This church stands on the summit of a steep bank, which rises abruptly from the river Tyne. On three sides the scite is considerably elevated, which would add much to the general view of the structure were it less obstructed by dwelling-houses. It consists of an ellipse, the conjugate and transverse diameters of which are 86 feet and 72 feet; the former extending nearly in the direction of a true meridian line. At the south end is the square tower, or base of the steeple, forming the vestibule; adjoining which, on each side, are uniform wings: that on the west side containing a chapel, appropriated for morning prayer, and the services of baptism and burial; the other, on the east side, forms a spacious vestry room. The south front of the church consists of the base of the steeple, with a Doric portico in front, and the wings above-mentioned extending on each side: above, there is seen the elliptic body of the church, receding from the farther side of the steeple: and the view, in this direction, terminates in two circular projections, which respectively form the west entrance and the chancel.

"From a large iron gate, the handsome stone pillars of which have been lately renewed, a broad flagged path extends to the entrance of the cemetery. From this path, a stone staircase, 30 feet wide, forming a noble ascent of 12 steps, leads to the south or principal entrance of the church. The portico in front of this consists of four stately fluted columns, of the Doric order, supporting a pediment, the entablature of which is enriched with dentils, and contains the tryglyphs and other decorations peculiar to the order. The proportions are selected from the beautiful Roman architecture of the ancient theatre of Marcellus. The apex of the pediment is surmounted with a large stone vase, and the whole forms a splendid ornament to the exterior of the church. Corresponding to the columns of the portico are pilasters on the base of the steeple, between which is the principal door of the church. The intervening spaces of the walls are rusticated.

"The wings on each side are exactly uniform, and are enriched with numerous architectural decorations. In the centre of each is a window of considerable size, divided into three compartments by stone mullions, adorned with Ionic pilasters, supporting a fluted frize. Above this, the upper part of the window forms a circular segment, from which, on the walls, diverge radiating bars of rusticated work. On each side of the windows, from plain pedestals and attic bases, rise handsome coupled pilasters, of the Ionic order, the capitals of which present a fine specimen of the grace and freedom of ancient architecture. The cornice is adorned with dentils and small beads, and continues quite round the church, forming a distinction between the upper and lower divisions of the building.

"From the Doric portico rises the steeple, the elevated spire of which forms so prominent an object from the neighbourhood of the town. The height and numerous enrichments of this structure justly excite the admiration of the stranger, who, after contemplating the venerable memorial of past ages presented by St. Nicholas' steeple, turns with pleasure to observe so fair a monument of the taste and munificence of modern times.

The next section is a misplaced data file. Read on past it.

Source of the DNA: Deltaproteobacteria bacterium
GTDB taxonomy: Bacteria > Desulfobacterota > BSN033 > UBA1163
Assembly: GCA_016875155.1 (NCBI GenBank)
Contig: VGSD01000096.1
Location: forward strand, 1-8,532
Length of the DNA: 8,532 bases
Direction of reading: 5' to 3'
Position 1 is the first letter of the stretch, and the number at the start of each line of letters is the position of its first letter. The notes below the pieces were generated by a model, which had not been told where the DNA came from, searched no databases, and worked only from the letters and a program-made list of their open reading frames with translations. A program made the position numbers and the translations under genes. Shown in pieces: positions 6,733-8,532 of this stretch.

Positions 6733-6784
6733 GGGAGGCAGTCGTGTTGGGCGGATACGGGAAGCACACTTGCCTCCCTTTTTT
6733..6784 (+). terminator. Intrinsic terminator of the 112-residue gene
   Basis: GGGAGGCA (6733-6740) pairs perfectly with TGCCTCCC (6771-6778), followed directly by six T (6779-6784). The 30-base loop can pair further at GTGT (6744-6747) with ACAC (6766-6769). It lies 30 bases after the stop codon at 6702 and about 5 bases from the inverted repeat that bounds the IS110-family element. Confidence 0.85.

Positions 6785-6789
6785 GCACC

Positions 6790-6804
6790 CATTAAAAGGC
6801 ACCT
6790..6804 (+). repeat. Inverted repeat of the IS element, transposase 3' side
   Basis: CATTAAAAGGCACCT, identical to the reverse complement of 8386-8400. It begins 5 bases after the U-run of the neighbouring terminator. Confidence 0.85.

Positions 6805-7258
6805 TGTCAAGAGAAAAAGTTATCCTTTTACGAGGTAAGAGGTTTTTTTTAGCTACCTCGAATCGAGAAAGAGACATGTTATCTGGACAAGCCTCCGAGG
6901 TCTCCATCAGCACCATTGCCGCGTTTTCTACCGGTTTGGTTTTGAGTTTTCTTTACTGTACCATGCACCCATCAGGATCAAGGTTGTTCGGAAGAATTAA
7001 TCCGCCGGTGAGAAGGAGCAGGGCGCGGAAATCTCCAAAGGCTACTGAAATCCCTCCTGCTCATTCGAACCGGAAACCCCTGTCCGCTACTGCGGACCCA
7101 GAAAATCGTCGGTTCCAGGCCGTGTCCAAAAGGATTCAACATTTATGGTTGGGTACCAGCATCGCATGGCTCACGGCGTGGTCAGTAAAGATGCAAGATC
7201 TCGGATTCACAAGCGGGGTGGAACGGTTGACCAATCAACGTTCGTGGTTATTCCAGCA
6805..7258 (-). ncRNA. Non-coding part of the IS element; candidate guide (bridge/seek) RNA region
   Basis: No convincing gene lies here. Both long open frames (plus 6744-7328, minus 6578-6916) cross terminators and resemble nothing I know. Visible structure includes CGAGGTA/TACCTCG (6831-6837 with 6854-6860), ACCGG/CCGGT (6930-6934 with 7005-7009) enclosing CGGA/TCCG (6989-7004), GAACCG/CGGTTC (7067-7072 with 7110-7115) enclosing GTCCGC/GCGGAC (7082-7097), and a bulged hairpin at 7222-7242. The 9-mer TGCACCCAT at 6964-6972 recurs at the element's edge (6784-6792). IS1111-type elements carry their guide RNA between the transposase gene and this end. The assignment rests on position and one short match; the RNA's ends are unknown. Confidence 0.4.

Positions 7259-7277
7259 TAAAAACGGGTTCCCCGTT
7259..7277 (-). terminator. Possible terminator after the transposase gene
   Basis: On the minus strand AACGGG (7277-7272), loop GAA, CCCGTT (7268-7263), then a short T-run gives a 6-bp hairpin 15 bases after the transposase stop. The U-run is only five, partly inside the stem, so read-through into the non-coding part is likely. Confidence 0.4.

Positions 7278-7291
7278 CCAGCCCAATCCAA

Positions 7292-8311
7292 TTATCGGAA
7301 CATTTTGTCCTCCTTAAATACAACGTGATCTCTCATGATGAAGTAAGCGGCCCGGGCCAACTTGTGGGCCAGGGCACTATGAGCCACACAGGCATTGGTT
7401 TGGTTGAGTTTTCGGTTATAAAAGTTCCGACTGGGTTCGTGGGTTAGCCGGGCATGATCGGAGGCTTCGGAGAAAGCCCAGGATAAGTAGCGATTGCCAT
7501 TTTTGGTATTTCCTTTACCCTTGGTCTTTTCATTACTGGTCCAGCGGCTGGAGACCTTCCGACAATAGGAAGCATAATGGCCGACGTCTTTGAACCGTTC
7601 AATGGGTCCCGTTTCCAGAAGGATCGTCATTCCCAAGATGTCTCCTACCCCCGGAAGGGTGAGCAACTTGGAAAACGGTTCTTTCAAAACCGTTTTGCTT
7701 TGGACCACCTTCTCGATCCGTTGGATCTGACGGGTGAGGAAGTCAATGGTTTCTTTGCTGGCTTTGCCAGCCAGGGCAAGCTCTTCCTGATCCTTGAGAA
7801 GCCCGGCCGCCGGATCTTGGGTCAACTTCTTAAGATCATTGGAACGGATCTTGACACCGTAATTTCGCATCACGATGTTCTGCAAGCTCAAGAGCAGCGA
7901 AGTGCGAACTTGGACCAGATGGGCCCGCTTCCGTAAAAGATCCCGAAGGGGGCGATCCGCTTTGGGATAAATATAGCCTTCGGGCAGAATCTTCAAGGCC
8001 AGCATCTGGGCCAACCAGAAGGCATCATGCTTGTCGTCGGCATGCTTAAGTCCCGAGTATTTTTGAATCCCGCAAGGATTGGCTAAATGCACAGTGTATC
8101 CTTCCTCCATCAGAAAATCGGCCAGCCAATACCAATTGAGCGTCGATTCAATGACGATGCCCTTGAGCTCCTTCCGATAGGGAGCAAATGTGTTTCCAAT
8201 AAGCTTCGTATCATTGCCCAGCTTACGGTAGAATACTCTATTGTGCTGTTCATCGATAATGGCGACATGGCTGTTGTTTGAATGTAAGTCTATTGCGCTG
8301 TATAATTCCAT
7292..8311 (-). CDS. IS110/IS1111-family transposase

"All Saints' steeple consists of a square tower, 96½ feet in height, from which rises a succession of stages, which terminate in a light and elegant spire, surmounted by a large gilt vane. At the lower part of the tower, and immediately above the Doric portico, are large windows on three sides. They are similar in size and form to those of the wings below; and the frize. which is fluted, continues round the whole of the edifice. Above this is a cornice and pediment of very commanding appearance, enriched with large modillions and pateras. This beautiful cornice continues round the church, and contains a line of small beads. which has a very chaste and delicate effect. The pedestal, on the south side of the steeple, supports a handsome fluted urn. Above these are the semicircular windows of the belfry: they are considered much too small for the emission of the sound of the bells and chimes, which, by that means, is deprived of much of the clearness and strength it would otherwise possess. At a short distance above these windows, a bold projecting moulding, with large modillions, forms a happy relief to those below, and greatly contributes to the beauty of the tower, which terminates a few feet above, and is ornamented at the corners with four large and beautiful vases.

"The summit of this tower is formed by a very strong vaulted roof, which supports the clock tower, each of the four sides of which contains a large painted dial, by which the hour of the day may be seen at a considerable distance. The upper part of the tower is lighted by four large glazed windows, which, on public rejoicings, have been occasionally illuminated; and, owing to their size and elevation, they produce a very novel and brilliant effect. The cornice at the upper part is supported by coupled columns, rising from pedestals on each side of the dials, and surmounted at each corner with a large vase. Rising from the summit of this tower is the lower lantern, which is the first open stage: it is surrounded with a handsome circular balustrade. The floor of this stage is covered with lead; and in the middle is a trap door, communicating with a staircase in the interior of the steeple, by which convenient access may be had to this elevated situation.